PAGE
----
Under-Secretary-General Fekita ‘Utoikamanu,
Ladies and Gentlemen,
While the COVID-19 pandemic has impacted the entire world, it has brought serious economic hardship and damage to SIDS. They are now disproportionately bearing the brunt of the global decline in international travel, global commodity prices and the overall disruptions in worldwide trade and supply chains.
On the frontline of multiple world crises -- climate, nature, health and economy -- SIDS’s acute structural challenges and vulnerabilities are more than ever exposed and intensifying over time. Indeed, these multiple vulnerabilities interact and drive one another at an alarming rate.
Complex causes for vulnerability will persist, but they are not being properly characterized. Above all, these vulnerabilities cannot be captured through the GDP per capita lens. Thus, for many SIDS, the development of a Multi-Dimensional Vulnerability Index (MVI) is a pressing, but unfinished business.
For three decades, SIDS have argued that the GDP per capita index does not adequately capture their special vulnerabilities and have called for the establishment of an MVI. This is critical, in particular, for those SIDS that are being disqualified from concessional resources, owing to their relatively high level of GDP per capita.
The General Assembly, in its most recent resolution on the implementation of the SAMOA Pathway, requested the Secretary-General to make recommendations, at its 76th session, on the possible development, use, coordination and finalization of a multi-dimensional vulnerability index (MVI) for SIDS.
The development of a composite MVI will be crucial to advancing global understanding of vulnerability, refining global policy and improving resource allocation to address vulnerability. A composite MVI can be a tool for smarter and targeted eligibility for financing for sustainable development in SIDS. It is in our collective interest that we bring a closure to this long-standing request.
But the reasons for an MVI for the SIDS do not stop with financing access. Rather, such an index can help to identify other areas of vulnerability where the SIDS could benefit from better articulated and targeted support in non-financial form—technical assistance at affordable cost; market access on suitable terms and conditions; suitably priced access to insurance instruments that can help absorb some of the shock of climate-related disasters. Such an index could also help to understand better the impact of the inequalities of income distribution that deepen individual vulnerabilities well beyond what the per capita GDP might indicate.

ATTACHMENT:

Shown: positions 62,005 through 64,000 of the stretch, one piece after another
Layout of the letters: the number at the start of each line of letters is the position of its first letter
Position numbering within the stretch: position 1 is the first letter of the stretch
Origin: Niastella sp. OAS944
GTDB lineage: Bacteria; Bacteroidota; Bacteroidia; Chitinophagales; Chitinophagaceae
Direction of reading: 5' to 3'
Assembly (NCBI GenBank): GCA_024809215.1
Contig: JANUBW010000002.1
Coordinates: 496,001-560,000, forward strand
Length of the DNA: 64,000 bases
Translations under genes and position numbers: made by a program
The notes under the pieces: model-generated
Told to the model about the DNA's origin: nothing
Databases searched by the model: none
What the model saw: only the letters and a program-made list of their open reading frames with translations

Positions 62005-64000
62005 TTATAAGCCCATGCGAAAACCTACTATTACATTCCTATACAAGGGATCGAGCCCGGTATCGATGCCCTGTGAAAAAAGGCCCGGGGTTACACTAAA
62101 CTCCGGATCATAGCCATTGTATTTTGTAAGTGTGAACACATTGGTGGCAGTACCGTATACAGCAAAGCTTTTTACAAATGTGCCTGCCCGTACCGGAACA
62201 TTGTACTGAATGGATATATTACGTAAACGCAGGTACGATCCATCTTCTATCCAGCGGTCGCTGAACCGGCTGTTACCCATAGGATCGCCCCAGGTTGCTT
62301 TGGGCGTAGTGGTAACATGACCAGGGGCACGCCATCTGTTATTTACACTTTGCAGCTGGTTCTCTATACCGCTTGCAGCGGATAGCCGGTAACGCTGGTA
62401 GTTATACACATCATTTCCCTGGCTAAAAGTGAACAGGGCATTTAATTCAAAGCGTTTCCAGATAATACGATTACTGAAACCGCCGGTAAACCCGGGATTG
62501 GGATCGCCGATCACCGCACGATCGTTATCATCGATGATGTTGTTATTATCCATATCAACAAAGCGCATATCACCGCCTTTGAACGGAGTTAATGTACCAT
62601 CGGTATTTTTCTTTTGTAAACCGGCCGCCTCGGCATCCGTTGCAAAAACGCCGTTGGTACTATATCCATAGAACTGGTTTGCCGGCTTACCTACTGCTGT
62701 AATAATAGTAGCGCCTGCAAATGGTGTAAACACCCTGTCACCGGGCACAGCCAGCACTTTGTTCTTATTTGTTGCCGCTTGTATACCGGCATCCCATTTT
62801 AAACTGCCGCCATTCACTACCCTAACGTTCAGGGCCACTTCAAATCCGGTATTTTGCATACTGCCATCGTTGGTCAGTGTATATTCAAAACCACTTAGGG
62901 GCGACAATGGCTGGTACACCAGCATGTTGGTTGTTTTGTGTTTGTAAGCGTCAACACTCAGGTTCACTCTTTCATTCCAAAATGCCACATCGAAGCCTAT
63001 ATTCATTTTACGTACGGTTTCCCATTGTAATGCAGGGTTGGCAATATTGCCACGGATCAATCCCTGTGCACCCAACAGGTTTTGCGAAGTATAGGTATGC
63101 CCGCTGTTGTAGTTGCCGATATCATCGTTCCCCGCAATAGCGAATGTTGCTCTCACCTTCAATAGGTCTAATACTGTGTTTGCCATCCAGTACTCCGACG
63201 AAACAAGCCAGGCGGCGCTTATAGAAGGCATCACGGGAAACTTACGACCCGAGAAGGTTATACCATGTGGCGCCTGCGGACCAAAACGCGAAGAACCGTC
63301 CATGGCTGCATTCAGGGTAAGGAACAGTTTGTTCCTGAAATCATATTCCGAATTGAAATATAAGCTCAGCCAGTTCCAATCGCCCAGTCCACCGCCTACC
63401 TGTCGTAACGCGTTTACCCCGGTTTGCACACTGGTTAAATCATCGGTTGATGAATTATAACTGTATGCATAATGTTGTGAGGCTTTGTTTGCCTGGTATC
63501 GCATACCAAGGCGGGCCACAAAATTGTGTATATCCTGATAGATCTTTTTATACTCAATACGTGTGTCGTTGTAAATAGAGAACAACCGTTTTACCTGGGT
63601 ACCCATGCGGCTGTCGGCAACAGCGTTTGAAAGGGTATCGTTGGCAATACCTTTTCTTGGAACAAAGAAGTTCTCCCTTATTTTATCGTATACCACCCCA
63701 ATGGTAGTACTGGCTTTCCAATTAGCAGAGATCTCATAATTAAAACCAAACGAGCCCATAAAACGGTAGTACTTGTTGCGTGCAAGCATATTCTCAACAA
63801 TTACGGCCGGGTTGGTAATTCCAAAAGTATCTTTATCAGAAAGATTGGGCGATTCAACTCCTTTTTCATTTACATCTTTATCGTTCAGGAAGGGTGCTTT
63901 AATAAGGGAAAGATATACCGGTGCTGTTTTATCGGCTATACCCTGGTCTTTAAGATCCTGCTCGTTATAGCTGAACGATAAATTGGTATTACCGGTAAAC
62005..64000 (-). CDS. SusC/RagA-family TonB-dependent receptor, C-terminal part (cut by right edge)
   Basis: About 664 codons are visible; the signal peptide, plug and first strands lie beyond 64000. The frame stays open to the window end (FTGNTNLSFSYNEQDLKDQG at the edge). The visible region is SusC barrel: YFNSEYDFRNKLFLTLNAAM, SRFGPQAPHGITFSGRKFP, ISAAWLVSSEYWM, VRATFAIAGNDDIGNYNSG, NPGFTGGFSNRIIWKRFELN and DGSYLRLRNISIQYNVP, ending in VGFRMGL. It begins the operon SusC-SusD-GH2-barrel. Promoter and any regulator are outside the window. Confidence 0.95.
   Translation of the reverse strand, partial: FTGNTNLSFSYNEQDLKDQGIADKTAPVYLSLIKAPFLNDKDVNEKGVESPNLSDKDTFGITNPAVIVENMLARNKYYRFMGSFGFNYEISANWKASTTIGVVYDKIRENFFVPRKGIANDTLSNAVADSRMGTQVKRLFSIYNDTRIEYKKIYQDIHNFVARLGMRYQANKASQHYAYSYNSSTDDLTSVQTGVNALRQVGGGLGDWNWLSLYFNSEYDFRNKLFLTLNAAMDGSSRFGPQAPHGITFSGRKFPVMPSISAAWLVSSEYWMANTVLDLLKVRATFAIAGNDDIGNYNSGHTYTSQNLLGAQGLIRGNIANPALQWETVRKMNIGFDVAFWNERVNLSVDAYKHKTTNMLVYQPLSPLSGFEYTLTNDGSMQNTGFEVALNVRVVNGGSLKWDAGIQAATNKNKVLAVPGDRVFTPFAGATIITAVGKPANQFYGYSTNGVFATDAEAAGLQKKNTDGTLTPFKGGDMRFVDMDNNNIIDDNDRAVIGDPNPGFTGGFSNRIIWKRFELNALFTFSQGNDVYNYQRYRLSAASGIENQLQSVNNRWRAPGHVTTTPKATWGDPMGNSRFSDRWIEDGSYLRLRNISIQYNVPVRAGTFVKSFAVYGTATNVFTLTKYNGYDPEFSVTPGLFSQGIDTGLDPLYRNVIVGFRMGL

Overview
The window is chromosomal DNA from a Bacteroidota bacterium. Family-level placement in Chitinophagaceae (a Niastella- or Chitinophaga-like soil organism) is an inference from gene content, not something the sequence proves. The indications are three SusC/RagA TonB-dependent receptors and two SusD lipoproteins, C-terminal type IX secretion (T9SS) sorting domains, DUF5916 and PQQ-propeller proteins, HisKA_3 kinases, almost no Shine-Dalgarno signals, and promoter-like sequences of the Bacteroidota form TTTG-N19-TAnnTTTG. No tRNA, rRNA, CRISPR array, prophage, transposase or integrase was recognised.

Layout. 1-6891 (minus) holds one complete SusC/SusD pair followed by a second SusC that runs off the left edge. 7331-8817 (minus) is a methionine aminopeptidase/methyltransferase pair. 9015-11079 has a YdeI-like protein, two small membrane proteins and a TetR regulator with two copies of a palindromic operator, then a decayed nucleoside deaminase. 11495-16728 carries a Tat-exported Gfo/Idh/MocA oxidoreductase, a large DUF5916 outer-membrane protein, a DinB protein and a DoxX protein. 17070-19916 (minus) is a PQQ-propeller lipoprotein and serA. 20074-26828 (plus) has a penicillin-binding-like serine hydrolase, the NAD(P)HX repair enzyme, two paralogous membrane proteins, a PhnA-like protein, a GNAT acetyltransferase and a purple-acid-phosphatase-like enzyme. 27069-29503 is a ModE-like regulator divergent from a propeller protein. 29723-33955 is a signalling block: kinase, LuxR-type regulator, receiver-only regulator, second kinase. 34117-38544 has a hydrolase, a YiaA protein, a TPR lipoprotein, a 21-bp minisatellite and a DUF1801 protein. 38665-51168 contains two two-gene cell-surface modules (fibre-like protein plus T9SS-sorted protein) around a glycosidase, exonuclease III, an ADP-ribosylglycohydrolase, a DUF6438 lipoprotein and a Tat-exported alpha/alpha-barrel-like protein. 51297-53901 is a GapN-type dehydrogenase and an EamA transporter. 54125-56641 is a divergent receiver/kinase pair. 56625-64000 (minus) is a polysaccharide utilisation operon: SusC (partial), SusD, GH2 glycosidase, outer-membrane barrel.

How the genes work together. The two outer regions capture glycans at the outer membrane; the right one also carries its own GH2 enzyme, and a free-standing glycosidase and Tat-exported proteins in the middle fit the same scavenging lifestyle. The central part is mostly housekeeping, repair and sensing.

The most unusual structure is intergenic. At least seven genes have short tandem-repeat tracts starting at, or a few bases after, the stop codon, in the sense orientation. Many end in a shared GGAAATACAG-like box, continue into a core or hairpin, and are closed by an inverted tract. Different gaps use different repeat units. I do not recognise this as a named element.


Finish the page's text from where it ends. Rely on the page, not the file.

UNDESA, as Secretariat of all the sustainable development agendas for SIDS, including the SAMOA Pathway, is fully aware of the history, technicalities and sensitivities surrounding the development of a multi-dimensional vulnerability index for SIDS. We have been on this road for quite some time.
We are also aware of all the good work that has been done towards the development of an MVI for SIDS by partners, both within and outside the UN system.
In this regard, I wish to especially acknowledge the most recent initiative led by the Network of UN Resident Coordinators in SIDS, under the leadership of the UN Resident Coordinator in Samoa.
The recent work by UNDP is also duly recognized.
Similar efforts have also been made by several UN system agencies, multilateral development banks and financial institutions, as well as the Commonwealth Secretariat.
In response to the request by the General Assembly, UNDESA, in collaboration with UNOHRLLS, have agreed on a strategy and a work programme to gather information from all relevant stakeholders, in order to formulate appropriate recommendations, to be presented to you at the 76th session of the General Assembly. You will hear more on this in today’s briefing.
But, Ladies and Gentlemen, let me point out that this work, as critical as it is for the SIDS, is also very relevant for the broader group of middle-income countries. Our progress with an MVI for the SIDS will pave the way for similar progress for that much broader group of countries and the hundreds of millions of poor people who live in them.
In concluding, I wish to reiterate our strong commitment to strengthening our long-standing cooperation and support to SIDS, to make progress in addressing their vulnerabilities and supporting their collective sustainable development efforts, which goes a long way in ensuring that we leave no one behind.